CoreLogic Property Pulse

The House Always Wins: Why house sales vastly outstripped  unit sales over the year 

By Eliza Owen, Head of Research Australia at CoreLogic

In the year to January, CoreLogic estimates that there were 459,308 properties transacted across Australia. Most of these sales were houses, rather than units.  

It is not unusual for house sales to make up the majority of transactions, with houses making up an average of 70.2% of annual sales volumes over the past decade. However, the share of houses as a portion of sales increased to 74.2% in the year to January 2021, up from 73.2% a year ago and 66.7% five years ago. Another way of thinking about it is that for every 1 unit sold over the year,  there were 2.9 house sales. 

The table on page 2 shows the portion of sales over the year that were houses, compared with the decade average, for various regions. Most capital city and rest of state regions saw the portion of house sales elevated in the year to January, compared with the decade average. The general uplift in the share of sales that were houses through the year to January may be attributed to a  few factors.  

The introduction of HomeBuilder may have skewed demand toward houses. Since the announcement of HomeBuilderin June,  new home sales have increased significantly. According to the HIA, new home sales in the December 2020 quarter were almost  100% higher than in December 2019.  

However, the design of the scheme largely lent itself to new houses, as opposed to units. An example of this was the tight timelines for eligibility, where the commencement of a new property initially had to take place within three months of the contract date.  

This meant the take up of the scheme was largely utilised for detached houses, rather than off the plan unit sales, with the latter requiring a number of purchaser commitments before the project commences.  

This trend was reaffirmed in ABS dwelling approval data, where approvals for house builds were up 13.9% in the year to December  2020, compared with an -8.6% decline in unit approvals. CoreLogic sales volumes only count new properties as sold upon settlement, so the portion of new home sales over 2020 may continue to trend even higher once new house builds are completed.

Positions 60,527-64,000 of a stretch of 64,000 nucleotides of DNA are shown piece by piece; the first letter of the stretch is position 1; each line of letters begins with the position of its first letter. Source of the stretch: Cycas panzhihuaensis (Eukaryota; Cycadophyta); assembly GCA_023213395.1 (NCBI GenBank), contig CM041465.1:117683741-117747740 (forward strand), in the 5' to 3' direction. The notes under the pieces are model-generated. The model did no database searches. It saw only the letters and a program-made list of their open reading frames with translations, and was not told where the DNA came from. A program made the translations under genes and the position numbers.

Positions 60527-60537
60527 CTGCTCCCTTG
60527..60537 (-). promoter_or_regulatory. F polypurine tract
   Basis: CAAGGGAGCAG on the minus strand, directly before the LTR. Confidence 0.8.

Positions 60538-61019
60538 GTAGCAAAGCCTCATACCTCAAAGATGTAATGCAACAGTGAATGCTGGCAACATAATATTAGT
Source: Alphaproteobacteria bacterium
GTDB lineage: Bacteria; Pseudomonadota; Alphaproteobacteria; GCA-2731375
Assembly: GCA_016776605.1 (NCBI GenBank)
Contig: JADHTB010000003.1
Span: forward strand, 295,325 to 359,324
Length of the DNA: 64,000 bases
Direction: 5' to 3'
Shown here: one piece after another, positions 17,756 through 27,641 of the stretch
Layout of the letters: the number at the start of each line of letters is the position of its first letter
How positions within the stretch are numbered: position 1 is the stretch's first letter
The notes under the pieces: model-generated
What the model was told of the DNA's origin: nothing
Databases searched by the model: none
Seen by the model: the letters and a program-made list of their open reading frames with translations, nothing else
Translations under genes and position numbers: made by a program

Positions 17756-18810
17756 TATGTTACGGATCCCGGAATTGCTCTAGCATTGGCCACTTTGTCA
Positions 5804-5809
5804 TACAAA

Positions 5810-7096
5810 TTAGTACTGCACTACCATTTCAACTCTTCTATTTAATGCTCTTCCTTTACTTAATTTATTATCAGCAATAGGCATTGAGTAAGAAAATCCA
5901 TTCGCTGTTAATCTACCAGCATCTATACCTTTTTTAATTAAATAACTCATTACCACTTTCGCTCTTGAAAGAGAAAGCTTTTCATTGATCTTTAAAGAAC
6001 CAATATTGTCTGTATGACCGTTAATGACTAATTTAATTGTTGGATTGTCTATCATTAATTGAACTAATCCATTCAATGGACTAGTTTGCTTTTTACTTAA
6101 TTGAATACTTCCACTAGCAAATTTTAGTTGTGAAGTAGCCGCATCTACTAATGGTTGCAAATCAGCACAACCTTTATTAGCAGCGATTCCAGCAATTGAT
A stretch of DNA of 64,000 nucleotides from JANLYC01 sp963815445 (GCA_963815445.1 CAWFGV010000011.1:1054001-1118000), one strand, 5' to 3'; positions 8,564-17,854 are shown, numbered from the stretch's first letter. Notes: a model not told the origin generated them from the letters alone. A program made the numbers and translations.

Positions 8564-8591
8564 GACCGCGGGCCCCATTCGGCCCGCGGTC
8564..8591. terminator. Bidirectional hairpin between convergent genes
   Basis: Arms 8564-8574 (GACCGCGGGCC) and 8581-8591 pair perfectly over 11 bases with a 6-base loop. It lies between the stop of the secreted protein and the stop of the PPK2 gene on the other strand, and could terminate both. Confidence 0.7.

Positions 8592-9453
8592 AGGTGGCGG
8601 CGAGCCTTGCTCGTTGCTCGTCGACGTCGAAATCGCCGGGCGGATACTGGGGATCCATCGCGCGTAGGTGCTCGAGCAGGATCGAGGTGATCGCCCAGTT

Investor lending was low, and investors may prefer units. The value of finance commitments for the purchase of investment property, as reported by the ABS, has a stronger positive correlation with unit sales than houses. Comparing a decade of sales volumes with investor finance commitment values produced a correlation coefficient of 0.74 with units and 0.48 with houses.  

This could be because investors have historically outweighed owner-occupiers across the unit sector. Over 2020, the average value lent to investors for the purchase of the property was $5.1 billion per month. This is 22.7% below the monthly average in the past decade. The relatively low levels of investment activity may have been compounded by weak rental markets, particularly in highly concentrated investment markets like inner-city Sydney and Melbourne, which are largely comprised of unit stock.  

House sales rise as a percentage of total sales when prices fall. Continued falls in investment financing does not entirely explain the fall of units as a share of total sales. After all, April to June 2019 marked the period where house sales had reached the highest concentration of sales over the decade, at 75.1%. During this time, the value of investor lending was low, but not at its lowest.  What did happen during that time, however, was a bottoming out in housing values nationally. When houses become more affordable, they may become increasingly preferable to units. Similarly, an increase in house prices, such as has been observed in recent months, may pivot demand back to units, where purchase prices are generally lower and housing affordability less challenging.  

Based on this reasoning, there are headwinds for house sales in the year ahead; the end of the HomeBuilderscheme, a recovery in investor lending levels, and rising house prices could challenge the popularity of detached dwellings over the year.  

But there are arguments for the desirability of detached dwellings in 2021. Anecdotally, houses have offered a reprieve from density during a pandemic, and remote working arrangements have allowed people to seek relatively affordable houses in regional  Australia.  

Another consideration is that unit rents have seen weaker performance than houses over the year, which may see investor demand gravitate toward houses. First home buyers may also continue to drive house sales, as Sydney and Melbourne house values sat -2.7% and -6.5% below the respective peaks as of January. 

Leave a Reply